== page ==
I have fired the kiln twice up to bisc temperature, 1050C, but this was the first real firing. I had already noticed that the new solid arch takes more time to heat up and cool down, and this proved the case with the glaze firing. I was not quite sure of it so I was probably a bit slower than usual getting up to 1000C, and then I had to see what happened with the reduction. it turned out to pull like a train with the new flue, which is taller, and then I think I over-reduced, though the temperature only went up happily with the flue half closed, which produced a very strong flame. it takes about 12 or so hours longer to cool now.

1flame

the new arch is a kind of concrete, very dense and heavy.

1openingkiln

the firing looked good on opening

1dribbles

plenty of chun blue and dribbles where the glaze was on thick, but no real crawling and peeling for a change – because I was very careful not to overdo the slip.

1smallbowlonshelf

so I have bowls with usable interiors

1bowlattop

the black iron oxide just makes the glaze metallic with this minimal amount of slip. I could have been a bit more liberal with the glaze – that’s for the next firing.

1bigbowl

I have three big bowls, and one small one which is coming with me to Paris in case someone wants it.

1overreduced

however, the firing was over-reduced in parts of the kiln, down the middle line, and a couple of bottles suffered, the chun turning this nasty browny yellowy colour, matt and wrinkled. Or possibly it was a bit too hot. a friend told me the solid arch would radiate heat back once the temperature got high enough, and possibly the flue, made of the same material, might intensify that. I need to have a chat with my friend Steve Parry.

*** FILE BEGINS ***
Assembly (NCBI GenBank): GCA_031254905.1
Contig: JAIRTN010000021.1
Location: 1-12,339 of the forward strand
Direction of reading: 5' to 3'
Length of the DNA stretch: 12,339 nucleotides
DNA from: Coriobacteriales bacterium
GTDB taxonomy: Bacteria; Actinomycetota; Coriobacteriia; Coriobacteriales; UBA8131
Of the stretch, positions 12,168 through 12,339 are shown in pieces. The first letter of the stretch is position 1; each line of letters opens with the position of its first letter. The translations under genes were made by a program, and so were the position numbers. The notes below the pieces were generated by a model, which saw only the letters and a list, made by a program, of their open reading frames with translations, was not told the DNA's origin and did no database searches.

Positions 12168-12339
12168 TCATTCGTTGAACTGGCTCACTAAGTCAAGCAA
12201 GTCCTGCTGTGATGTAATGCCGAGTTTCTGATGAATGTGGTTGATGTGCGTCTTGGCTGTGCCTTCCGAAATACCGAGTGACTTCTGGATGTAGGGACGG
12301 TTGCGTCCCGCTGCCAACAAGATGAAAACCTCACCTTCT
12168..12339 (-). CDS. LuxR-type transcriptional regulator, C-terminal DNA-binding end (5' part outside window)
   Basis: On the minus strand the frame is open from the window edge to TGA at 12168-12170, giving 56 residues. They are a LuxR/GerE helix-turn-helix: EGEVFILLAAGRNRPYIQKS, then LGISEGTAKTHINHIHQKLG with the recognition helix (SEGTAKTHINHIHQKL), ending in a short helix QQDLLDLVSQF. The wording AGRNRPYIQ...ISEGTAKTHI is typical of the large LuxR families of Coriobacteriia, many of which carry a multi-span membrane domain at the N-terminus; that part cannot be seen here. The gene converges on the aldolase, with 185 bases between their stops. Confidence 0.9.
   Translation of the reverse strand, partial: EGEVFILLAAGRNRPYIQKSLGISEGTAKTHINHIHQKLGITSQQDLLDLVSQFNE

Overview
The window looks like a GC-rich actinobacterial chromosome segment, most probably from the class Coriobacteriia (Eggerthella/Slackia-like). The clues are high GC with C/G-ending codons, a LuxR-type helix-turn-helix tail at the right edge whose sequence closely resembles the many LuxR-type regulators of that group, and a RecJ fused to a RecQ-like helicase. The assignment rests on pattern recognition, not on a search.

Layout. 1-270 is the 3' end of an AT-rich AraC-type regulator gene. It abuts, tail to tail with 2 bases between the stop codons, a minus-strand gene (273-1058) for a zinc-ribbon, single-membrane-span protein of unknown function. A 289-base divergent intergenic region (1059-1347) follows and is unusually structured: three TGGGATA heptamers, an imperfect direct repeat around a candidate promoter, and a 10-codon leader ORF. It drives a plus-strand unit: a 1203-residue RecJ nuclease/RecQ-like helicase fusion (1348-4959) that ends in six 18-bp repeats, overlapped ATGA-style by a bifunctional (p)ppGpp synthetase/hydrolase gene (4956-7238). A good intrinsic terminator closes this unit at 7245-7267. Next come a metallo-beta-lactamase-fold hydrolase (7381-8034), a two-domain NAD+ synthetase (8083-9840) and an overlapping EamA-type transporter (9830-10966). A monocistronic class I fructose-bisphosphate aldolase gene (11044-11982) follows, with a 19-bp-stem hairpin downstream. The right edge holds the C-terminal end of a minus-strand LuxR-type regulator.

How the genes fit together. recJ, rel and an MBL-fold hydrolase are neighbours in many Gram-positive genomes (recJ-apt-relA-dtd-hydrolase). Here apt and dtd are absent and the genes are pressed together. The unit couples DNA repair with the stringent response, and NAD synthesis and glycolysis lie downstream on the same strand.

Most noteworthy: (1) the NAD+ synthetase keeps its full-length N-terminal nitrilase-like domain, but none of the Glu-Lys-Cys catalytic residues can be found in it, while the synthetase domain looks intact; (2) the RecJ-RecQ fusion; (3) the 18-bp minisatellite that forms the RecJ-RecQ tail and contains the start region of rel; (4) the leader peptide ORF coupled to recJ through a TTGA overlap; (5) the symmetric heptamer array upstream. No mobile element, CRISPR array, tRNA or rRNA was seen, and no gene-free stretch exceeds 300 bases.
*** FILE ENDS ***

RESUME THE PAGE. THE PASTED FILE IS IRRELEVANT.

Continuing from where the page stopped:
1bigblackbottle

the black clay went brown in places, which may have been the reduction (I didn’t glaze it)

1blacklistener

and the matt black glaze on this porcelain listening pod got quite a lot of brown on it, but that’s fine, it gives the pot a bit more texture and interest.

1listening

this listening pod is quite magnificent, I think

1chun

nice bit of blue chun on the glaze overlap

1incenseburner

and there were some cute incense burners. the black ones were unglazed and I fired them with the lids in situ, just a bit of batt wash to stop them sticking – they needed a tap to release them. but the glazed ones I fired separately, and some of them need a little grind to make them fit.

I have all the photos here – I messed about with black background, and grey-white background, but I think neither are totally successful, the photos knock a lot of the blue out of the glaze.